It’s important to remember that it should be Brazilian Portuguese, not European Portuguese. They are different both in terms of pronunciation and vocabulary. “You” is você in Brazilian Portuguese, but tu in European Portuguese. Rapariga means “girl” in Portugal, but in Brazil it can mean… “prostitute”. Watch out for the confusion such differences can cause.
Past experience has shown that ASO that is suitable for the Portuguese market will fail in Brazil, and vice versa. You can read more about it in this article.
Portuguese words are in general 25-30% longer than English words, so when building interface elements, it’s generally a good idea to plan for extra space. This is especially valid for short strings (menu items, UI, etc.).
To localize the game and translate the store pages and other marketing materials, you can use Nitro, a professional translation service which will translate or proofread your text within record time (often just a few hours). On Nitro, you can choose the preferred version of the language: Brazilian Portuguese vs. European Portuguese. Remember: Brazilians would find the “wrong” version distracting at best, irksome at worst.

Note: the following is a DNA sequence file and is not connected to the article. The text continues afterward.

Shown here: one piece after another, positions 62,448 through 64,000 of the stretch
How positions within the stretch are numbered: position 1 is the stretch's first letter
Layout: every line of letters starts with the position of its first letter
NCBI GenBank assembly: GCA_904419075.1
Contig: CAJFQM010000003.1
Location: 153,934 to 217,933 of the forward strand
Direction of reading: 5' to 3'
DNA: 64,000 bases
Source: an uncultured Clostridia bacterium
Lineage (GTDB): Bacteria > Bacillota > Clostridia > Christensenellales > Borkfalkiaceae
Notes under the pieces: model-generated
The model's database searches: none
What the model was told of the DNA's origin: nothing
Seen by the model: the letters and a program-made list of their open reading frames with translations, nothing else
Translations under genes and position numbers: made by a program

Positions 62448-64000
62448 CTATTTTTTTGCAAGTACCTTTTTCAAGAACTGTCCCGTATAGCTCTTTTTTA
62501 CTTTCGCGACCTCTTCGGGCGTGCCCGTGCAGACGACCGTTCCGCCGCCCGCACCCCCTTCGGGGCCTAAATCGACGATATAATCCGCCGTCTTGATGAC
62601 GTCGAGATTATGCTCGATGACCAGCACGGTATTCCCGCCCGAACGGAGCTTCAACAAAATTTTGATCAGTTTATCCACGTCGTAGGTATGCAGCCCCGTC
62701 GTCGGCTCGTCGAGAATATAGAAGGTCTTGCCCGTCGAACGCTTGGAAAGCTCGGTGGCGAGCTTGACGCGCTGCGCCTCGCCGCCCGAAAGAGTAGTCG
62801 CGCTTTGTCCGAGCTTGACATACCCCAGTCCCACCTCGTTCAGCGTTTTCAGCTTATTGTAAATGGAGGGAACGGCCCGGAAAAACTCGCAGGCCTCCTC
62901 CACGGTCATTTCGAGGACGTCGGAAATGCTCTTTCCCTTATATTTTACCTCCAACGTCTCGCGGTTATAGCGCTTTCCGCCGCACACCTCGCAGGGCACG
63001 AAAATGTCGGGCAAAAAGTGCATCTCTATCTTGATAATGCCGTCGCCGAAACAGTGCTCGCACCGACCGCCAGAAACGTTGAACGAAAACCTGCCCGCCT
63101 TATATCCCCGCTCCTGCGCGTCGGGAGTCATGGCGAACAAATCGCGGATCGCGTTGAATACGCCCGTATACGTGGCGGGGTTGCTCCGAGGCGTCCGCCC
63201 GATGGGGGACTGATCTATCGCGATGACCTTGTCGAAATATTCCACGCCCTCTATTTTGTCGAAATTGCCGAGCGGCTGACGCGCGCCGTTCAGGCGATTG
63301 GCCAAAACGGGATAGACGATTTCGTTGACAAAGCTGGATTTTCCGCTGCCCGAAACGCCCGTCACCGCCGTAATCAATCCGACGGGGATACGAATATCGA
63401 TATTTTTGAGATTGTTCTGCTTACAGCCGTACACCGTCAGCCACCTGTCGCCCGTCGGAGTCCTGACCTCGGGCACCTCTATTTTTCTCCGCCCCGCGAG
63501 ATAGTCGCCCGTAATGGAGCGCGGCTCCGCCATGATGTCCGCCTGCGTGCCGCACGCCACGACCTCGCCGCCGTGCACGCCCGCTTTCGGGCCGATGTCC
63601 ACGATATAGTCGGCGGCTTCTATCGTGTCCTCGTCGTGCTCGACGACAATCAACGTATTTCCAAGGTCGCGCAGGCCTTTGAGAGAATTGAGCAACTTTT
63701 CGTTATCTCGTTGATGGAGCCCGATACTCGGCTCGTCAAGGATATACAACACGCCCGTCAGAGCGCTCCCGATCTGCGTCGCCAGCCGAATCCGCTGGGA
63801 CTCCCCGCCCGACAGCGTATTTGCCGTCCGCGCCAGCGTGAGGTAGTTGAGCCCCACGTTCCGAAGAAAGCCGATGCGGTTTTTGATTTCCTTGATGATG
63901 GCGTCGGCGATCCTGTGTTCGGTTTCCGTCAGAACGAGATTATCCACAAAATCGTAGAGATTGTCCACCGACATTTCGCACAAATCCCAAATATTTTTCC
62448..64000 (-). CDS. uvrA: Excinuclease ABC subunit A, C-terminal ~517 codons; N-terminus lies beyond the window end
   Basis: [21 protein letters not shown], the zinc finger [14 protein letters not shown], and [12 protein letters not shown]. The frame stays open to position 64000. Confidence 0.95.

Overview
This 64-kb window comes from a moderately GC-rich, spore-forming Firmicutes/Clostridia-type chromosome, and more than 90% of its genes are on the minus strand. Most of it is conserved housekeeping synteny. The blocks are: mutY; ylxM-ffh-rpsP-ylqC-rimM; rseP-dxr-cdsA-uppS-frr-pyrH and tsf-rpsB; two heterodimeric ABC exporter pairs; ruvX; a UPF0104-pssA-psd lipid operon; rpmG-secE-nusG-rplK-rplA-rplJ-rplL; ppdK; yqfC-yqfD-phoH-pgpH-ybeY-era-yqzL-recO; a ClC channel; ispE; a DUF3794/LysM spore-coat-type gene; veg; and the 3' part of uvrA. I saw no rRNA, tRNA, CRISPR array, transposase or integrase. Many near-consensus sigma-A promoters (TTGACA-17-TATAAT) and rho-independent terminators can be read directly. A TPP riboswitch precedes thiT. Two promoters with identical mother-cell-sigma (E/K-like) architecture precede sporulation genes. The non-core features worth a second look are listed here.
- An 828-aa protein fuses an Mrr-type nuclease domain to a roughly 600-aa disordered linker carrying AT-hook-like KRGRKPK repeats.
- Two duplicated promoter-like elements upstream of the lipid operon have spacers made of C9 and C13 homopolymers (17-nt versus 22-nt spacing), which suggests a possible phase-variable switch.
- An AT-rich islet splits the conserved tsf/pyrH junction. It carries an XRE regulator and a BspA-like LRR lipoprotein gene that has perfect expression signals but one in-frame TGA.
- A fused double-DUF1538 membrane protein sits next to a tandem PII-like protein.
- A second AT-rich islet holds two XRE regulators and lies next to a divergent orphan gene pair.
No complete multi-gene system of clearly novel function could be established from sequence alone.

Our clients Full HP shared with us an interesting story about how their mobile shooter Mad GunZ gained success among the Brazilian audience. When they released Mad GunZ on an alternative platform, Catappult, the game had only been localized into English.
They got featured (the largest jump on the screenshot), but soon after that the numbers dropped back. Since most of the players were from Brazil, Full HP localized the game and the app page into Brazilian Portuguese, and this resulted into the numbers climbing again.
Downloads growth of Mad GunZ after localization into Portuguese. The chart marks featuring and localization into Portuguese.
Another client of ours, family development platform Wachanga, states that Brazilian users are very active and happy to provide feedback and ideas for ways to improve. So we encourage you to try to win over this promising audience!
While the Brazilian mobile games market cannot be compared to that of, for example, China, it’s still a growing market with a lot of potential for developers.
Remember that Brazilians love multiplayer games, and that the vast majority will download these on Google Play.
Since the vast majority of Brazilians speak only Portuguese, be sure to translate your app and relevant marketing. Use native-speaking translators, like those at Nitro who offer professional translation services, and remember to ensure that the translation is into Brazilian rather than European Portuguese.
Finally, remember that Brazil’s mobile games market is still growing — Brazilian players have proven willing to pay for their games, and with more than two-thirds of players in the medium and high income category, you can expect the ARPPU (average revenue per paying user) will keep rising.